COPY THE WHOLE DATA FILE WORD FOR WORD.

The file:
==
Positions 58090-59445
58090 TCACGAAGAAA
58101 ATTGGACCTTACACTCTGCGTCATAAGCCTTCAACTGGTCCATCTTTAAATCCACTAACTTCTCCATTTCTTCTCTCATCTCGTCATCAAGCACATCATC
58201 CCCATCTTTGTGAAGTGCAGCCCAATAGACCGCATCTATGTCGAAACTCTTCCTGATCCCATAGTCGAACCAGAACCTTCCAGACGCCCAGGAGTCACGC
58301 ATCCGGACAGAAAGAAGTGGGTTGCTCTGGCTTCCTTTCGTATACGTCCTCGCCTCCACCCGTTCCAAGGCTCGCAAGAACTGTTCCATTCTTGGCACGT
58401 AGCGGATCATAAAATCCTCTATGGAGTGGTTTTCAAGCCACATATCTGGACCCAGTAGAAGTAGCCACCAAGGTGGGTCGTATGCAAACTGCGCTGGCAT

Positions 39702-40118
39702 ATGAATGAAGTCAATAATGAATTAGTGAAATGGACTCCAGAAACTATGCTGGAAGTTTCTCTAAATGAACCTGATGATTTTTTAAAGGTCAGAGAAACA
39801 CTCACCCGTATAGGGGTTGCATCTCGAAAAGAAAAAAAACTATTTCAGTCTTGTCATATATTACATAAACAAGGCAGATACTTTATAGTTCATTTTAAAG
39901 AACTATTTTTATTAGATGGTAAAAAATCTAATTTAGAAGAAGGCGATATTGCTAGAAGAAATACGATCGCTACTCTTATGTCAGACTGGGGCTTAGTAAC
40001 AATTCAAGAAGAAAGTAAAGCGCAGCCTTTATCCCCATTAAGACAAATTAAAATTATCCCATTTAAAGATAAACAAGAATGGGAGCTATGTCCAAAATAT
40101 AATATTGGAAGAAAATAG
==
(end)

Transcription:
Positions 58090-59445
58090 TCACGAAGAAA
58101 ATTGGACCTTACACTCTGCGTCATAAGCCTTCAACTGGTCCATCTTTAAATCCACTAACTTCTCCATTTCTTCTCTCATCTCGTCATCAAGCACATCATC
58201 CCCATCTTTGTGAAGTGCAGCCCAATAGACCGCATCTATGTCGAAACTCTTCCTGATCCCATAGTCGAACCAGAACCTTCCAGACGCCCAGGAGTCACGC
58301 ATCCGGACAGAAAGAAGTGGGTTGCTCTGGCTTCCTTTCGTATACGTCCTCGCCTCCACCCGTTCCAAGGCTCGCAAGAACTGTTCCATTCTTGGCACGT
58401 AGCGGATCATAAAATCCTCTATGGAGTGGTTTTCAAGCCACATATCTGGACCCAGTAGAAGTAGCCACCAAGGTGGGTCGTATGCAAACTGCGCTGGCAT

Positions 39702-40118
39702 ATGAATGAAGTCAATAATGAATTAGTGAAATGGACTCCAGAAACTATGCTGGAAGTTTCTCTAAATGAACCTGATGATTTTTTAAAGGTCAGAGAAACA
39801 CTCACCCGTATAGGGGTTGCATCTCGAAAAGAAAAAAAACTATTTCAGTCTTGTCATATATTACATAAACAAGGCAGATACTTTATAGTTCATTTTAAAG
39901 AACTATTTTTATTAGATGGTAAAAAATCTAATTTAGAAGAAGGCGATATTGCTAGAAGAAATACGATCGCTACTCTTATGTCAGACTGGGGCTTAGTAAC
40001 AATTCAAGAAGAAAGTAAAGCGCAGCCTTTATCCCCATTAAGACAAATTAAAATTATCCCATTTAAAGATAAACAAGAATGGGAGCTATGTCCAAAATAT
40101 AATATTGGAAGAAAATAG